The Kennel Club has welcomed the announcement by Rural Affairs Minister, Elin Jones AM, to review the way dogs are bred and sold in Wales, and in particular her commitment to take tackle puppy farming.
The Kennel Club has been calling on the Welsh Assembly to review existing dog breeding and licensing legislation.
Local authorities have been looking into cruelty and neglect at some puppy farms as part of Assembly Government-funded projects.
Puppy farms mass-produce puppies, keeping them in poor conditions in order to increase profits.
The pups are usually removed from their mothers too early, transported across the country to dealers, who then sell them from the internet, pet shops, free newspapers or even motorway service stations.
As a result the puppies are often not socialised and commonly suffer from fatal health problems including pneumonia and parvovirus, as well as dangerous infestations of fleas and worms, often requiring hundreds of pounds of veterinary or behavioural treatment to fix.
The announcement comes just a month after the Minister announced plans for a complete ban on electric shock dog collars.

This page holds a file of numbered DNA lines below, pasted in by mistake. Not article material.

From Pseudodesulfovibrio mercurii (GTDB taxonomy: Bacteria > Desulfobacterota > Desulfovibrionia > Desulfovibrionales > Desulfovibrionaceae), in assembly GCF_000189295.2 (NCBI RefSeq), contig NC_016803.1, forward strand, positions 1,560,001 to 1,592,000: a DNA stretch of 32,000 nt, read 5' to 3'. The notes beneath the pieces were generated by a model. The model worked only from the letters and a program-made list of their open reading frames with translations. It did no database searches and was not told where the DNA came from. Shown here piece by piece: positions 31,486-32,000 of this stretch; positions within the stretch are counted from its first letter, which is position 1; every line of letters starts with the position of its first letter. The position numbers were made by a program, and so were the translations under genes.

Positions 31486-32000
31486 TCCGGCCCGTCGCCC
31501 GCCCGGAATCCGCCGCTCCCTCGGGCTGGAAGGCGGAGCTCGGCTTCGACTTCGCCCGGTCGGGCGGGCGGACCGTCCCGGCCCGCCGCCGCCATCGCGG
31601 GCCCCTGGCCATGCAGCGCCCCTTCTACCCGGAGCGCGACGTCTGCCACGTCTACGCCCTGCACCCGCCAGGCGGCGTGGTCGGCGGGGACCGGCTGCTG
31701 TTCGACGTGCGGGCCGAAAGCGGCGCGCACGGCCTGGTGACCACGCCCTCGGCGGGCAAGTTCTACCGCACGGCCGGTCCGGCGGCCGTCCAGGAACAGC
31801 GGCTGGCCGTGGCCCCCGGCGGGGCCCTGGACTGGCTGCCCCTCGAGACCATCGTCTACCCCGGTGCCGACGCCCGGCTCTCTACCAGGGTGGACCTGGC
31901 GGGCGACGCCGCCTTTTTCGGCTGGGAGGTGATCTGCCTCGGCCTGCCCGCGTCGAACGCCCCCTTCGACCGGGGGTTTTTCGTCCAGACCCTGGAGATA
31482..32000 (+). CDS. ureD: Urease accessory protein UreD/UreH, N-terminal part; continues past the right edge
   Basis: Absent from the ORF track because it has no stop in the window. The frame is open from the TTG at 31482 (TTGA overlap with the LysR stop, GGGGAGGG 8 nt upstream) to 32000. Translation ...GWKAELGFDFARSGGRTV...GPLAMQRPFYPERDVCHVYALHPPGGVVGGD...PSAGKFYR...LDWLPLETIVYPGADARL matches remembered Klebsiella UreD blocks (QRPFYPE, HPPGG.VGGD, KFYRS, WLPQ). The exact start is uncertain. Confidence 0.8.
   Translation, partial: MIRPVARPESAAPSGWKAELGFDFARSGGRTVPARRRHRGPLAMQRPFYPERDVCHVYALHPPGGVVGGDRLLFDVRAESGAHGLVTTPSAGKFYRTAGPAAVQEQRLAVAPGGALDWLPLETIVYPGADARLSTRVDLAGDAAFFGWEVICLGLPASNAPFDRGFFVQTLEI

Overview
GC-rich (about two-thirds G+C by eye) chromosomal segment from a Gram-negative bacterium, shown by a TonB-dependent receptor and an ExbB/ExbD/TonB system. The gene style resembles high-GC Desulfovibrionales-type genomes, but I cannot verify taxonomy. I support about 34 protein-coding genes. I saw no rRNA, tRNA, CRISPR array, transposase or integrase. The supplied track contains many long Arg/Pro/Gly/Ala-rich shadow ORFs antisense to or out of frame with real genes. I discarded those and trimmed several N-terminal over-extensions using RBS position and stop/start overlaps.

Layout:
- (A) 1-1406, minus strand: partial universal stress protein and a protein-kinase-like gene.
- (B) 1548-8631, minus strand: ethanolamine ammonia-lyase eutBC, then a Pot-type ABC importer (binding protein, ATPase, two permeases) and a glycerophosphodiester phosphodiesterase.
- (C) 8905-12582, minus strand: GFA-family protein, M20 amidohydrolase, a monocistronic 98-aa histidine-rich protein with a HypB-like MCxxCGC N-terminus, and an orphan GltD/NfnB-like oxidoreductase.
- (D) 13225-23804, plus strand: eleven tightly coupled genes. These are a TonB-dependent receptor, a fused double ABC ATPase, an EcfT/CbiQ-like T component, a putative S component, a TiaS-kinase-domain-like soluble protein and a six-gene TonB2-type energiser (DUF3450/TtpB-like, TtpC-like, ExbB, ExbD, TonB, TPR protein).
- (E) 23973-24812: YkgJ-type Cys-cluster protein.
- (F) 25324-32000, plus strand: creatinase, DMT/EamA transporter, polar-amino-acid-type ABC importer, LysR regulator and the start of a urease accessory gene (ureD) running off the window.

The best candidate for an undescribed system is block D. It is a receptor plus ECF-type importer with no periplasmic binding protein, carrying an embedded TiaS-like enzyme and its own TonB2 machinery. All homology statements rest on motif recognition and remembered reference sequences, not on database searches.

Kennel Club Communications Director Caroline Kisko welcomed the review, saying: “We are very concerned that there are a number of breeders with poor standards of care, both licensed and unlicensed, who are getting away with putting profits in their pockets above the health and welfare of their dogs.
“The Kennel Club has nothing but praise for the Welsh Assembly Government’s pledge to ban electric shock collars in Wales – we have led the campaign on banning electric shock collars and have lobbied the Assembly extensively.
“We hope that Assembly Members and the Welsh Assembly Government will work with the Kennel Club and others to take an equally robust stand in relation to puppy farms and poor breeding practice.”